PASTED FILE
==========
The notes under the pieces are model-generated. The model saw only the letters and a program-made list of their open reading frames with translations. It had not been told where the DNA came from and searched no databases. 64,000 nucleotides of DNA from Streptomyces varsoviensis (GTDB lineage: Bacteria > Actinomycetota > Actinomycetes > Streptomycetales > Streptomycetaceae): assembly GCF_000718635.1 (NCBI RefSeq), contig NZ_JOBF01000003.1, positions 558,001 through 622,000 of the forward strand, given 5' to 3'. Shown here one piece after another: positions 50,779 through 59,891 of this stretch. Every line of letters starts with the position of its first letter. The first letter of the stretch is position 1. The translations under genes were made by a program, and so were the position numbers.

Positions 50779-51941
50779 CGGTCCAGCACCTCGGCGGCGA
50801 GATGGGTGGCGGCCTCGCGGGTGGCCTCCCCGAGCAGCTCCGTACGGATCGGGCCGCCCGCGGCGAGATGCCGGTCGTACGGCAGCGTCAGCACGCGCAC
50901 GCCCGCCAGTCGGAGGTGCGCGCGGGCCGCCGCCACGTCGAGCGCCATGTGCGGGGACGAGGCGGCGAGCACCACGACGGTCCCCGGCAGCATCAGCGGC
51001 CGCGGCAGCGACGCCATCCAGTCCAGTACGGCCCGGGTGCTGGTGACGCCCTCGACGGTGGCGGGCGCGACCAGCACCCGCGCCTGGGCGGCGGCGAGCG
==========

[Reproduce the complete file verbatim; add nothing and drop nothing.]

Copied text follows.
The notes under the pieces are model-generated. The model saw only the letters and a program-made list of their open reading frames with translations. It had not been told where the DNA came from and searched no databases. 64,000 nucleotides of DNA from Streptomyces varsoviensis (GTDB lineage: Bacteria > Actinomycetota > Actinomycetes > Streptomycetales > Streptomycetaceae): assembly GCF_000718635.1 (NCBI RefSeq), contig NZ_JOBF01000003.1, positions 558,001 through 622,000 of the forward strand, given 5' to 3'. Shown here one piece after another: positions 50,779 through 59,891 of this stretch. Every line of letters starts with the position of its first letter. The first letter of the stretch is position 1. The translations under genes were made by a program, and so were the position numbers.

Positions 50779-51941
50779 CGGTCCAGCACCTCGGCGGCGA
50801 GATGGGTGGCGGCCTCGCGGGTGGCCTCCCCGAGCAGCTCCGTACGGATCGGGCCGCCCGCGGCGAGATGCCGGTCGTACGGCAGCGTCAGCACGCGCAC
50901 GCCCGCCAGTCGGAGGTGCGCGCGGGCCGCCGCCACGTCGAGCGCCATGTGCGGGGACGAGGCGGCGAGCACCACGACGGTCCCCGGCAGCATCAGCGGC
51001 CGCGGCAGCGACGCCATCCAGTCCAGTACGGCCCGGGTGCTGGTGACGCCCTCGACGGTGGCGGGCGCGACCAGCACCCGCGCCTGGGCGGCGGCGAGCG